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Monthly Archives: December 2009
Just a quick reminder that there’s only a few more days to donate to CC’s 2009 fundraising campaign.
It’s been a hard year financially for everyone, including CC, and unfortunately at this point there’s still a fair way to go to our goal of $500,000.
So while we’re all winding down 2009, if you’ve got a bit of change in your pocket from Christmas and the sales, think about using it to support CC’s good work in free culture. Anything and everything is appreciated.
Here’s a great post by Michael Carroll going over some of the amazing things that CC has achieved in 2009.
And we reach another milestone.
It’s been a big year this year, with CC really hitting the mainstream.
We know we’ve been publishing a lot about licensing of government documents and data of late, but there really has been so much happening that we just can’t resist. This week’s story is one we’ve actually been meaning to post about for a while.
As of late November Geoscience Australia has officially adopted Creative Commons Attribution as the default licence for its website. This means more than 18 877 products available through the website, including 3690 datasets, are now free to be reused, repurposed and remixed, including for commercial purposes – as long as you attribute Geoscience Australia as the original source, of course.
Did you know that someone has a patent (US Patent 5443036) over using a laser pointer to exercise a cat? Serious. Likewise, The Walt Disney Company has a patent (US Patent 5392735) on a device for talking to dolphins (and perhaps even “whales and porpoises” too)? With approximately 1 million patents being applied for across the world each year the task of examiners especially in assessing new technologies has become increasingly difficult.
A new service in Australia will help sort the patent chaff. Starting this morning, the newly-launched Peer-To-Patent Australia project is designed to improve the process and the quality of issued patents by helping to assess whether an invention is new and inventive. How? With your help!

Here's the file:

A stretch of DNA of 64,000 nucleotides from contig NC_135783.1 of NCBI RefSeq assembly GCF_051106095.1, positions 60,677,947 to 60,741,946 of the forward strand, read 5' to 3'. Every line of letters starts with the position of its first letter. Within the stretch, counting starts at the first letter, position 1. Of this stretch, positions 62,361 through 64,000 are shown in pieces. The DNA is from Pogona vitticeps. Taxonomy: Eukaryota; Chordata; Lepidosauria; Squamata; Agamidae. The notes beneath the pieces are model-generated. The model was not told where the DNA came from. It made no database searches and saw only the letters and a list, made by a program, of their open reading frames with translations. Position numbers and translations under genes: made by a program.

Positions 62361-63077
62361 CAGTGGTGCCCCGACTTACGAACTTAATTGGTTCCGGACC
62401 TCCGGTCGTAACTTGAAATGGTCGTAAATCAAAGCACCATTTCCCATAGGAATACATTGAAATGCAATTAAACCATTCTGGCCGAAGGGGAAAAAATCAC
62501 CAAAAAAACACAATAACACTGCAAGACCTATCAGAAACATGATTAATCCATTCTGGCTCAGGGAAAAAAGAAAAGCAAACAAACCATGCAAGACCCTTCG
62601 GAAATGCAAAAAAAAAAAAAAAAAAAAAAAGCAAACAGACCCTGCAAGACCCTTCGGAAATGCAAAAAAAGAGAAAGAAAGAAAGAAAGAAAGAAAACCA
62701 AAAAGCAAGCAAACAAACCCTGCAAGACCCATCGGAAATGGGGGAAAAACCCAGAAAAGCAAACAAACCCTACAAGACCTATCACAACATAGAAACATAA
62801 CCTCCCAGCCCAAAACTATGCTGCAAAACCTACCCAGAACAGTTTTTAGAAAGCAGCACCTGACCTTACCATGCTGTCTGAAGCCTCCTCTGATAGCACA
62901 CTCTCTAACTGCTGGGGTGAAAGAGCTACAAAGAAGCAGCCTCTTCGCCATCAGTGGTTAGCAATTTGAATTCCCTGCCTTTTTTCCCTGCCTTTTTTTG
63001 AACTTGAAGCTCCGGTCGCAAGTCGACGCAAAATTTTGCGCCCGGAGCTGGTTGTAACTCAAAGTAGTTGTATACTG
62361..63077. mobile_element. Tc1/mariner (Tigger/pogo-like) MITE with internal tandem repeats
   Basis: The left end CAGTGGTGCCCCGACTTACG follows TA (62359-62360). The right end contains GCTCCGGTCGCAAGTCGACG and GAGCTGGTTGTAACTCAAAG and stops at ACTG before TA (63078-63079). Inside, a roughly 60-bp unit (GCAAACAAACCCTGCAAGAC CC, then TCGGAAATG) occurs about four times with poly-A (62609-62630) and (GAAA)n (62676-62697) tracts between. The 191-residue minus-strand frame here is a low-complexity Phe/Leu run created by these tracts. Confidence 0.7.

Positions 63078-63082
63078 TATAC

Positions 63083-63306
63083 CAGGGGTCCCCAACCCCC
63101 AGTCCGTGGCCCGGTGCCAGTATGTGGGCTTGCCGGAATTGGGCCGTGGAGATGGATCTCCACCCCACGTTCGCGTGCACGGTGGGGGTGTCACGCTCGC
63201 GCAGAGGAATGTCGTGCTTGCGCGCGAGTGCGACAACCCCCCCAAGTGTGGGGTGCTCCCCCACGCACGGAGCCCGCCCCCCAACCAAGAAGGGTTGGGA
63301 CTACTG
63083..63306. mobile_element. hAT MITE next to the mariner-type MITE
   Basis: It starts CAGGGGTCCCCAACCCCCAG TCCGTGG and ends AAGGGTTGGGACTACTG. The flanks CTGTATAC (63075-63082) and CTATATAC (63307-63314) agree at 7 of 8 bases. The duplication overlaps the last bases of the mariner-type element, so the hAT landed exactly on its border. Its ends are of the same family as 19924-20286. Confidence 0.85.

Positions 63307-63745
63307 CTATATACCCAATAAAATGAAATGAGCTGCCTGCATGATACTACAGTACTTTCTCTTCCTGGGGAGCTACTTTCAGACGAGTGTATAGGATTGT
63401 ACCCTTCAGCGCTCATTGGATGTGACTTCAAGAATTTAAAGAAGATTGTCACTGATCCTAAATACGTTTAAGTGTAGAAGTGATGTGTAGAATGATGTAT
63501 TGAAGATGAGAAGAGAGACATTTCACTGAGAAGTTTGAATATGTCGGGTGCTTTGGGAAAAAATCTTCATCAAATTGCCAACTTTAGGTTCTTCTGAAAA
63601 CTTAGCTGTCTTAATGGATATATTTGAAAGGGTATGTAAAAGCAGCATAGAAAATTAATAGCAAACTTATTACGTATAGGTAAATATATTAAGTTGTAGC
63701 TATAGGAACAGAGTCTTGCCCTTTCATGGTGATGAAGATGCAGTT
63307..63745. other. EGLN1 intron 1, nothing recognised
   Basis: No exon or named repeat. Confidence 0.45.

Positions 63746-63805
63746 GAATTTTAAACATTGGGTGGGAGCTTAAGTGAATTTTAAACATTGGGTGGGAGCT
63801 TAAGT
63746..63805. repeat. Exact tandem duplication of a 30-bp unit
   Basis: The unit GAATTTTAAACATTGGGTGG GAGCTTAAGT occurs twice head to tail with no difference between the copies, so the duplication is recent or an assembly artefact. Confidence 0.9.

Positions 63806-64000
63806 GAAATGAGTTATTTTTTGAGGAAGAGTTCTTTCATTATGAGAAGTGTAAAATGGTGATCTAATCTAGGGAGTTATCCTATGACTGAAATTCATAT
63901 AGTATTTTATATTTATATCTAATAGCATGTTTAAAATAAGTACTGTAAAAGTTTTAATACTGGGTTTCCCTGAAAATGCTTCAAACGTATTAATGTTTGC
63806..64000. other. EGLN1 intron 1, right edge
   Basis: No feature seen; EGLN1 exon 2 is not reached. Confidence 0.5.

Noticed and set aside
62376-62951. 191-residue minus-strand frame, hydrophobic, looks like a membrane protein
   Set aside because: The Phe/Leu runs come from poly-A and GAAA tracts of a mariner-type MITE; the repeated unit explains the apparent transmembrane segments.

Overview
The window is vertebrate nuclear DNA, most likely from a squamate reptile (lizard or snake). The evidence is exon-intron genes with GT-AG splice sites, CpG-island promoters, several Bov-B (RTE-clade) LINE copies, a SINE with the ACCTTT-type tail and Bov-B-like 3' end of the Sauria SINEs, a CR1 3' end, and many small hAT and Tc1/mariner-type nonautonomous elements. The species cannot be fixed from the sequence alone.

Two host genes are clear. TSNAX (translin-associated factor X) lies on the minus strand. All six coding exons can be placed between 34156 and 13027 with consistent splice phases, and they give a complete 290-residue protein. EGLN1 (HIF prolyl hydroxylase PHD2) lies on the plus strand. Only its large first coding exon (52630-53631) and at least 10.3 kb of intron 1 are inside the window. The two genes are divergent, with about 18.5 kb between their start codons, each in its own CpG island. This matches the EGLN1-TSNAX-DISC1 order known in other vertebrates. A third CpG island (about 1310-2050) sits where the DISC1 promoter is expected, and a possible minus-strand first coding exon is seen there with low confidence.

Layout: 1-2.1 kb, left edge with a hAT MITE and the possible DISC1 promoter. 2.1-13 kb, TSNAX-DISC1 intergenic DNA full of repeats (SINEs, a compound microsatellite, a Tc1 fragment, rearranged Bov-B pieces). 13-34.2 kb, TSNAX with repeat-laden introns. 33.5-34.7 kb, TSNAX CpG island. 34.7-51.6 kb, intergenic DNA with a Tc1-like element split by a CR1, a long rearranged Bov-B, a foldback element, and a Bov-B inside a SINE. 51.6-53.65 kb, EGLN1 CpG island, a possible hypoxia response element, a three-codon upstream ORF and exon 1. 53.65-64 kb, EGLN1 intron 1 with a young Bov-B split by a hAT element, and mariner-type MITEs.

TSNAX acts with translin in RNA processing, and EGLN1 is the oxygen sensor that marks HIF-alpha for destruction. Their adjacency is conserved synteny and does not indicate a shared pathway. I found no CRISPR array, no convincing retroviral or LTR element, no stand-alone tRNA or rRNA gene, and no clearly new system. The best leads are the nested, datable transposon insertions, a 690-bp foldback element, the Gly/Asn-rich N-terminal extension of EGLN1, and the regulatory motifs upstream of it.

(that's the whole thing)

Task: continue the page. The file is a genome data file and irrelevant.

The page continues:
And another one for those interested in government communications policy – on Thursday the Department of Broadband, Communications and the Digital Economy is running the Realising Our Broadband Future forum at the University of New South Wales in Sydney.
With an opening by – wait for it – the Prime Minister, the Hon Kevin Rudd, and featured keynote speakers including Senator the Hon. Stephen Conroy Minister for Broadband, Communications and the Digital Economy, well known open access advocate Senator Kate Lundy and CEO of the NBN Co. Mike Quigley, the day certainly looks set to be one of the keystone public consultation events in the lead up to the National Broadband Network.
From the website:
The National Broadband Network (NBN) will turbo-charge our digital economy and enable Australia to become a global leader in using the online world – the world of the 21st century. It will make possible new ways of delivering all essential services.
We need to start planning now for this new world to ensure we maximise the opportunities that the National Broadband Network will provide.
The Government is hosting the Realising Our Broadband Future forum to map the applications and business models that will thrive in Australia’s high speed broadband future.
The UNSW forum is invitation only – but to make sure everyone can get involved there are a number of options for remote participation, from a live stream to an idea wiki to Twitter hashtag. They’re also inviting people to suggest ideas or topics in advance of the forum, based around the five streams of:
• Smart Infrastructure
• Digital Education
Furthermore, there are a couple of complimentary forums popping up around the country, combining live streams of the main keynotes with local speakers and discussion forums. For instance, our sister research project, auPSI, will be hosting an event at QUT in Brisbane. A similar forum is being held at Parramatta.
So take advantage of the options to participate in shaping this important part of Australia’s development, while you still have the ability to have your say.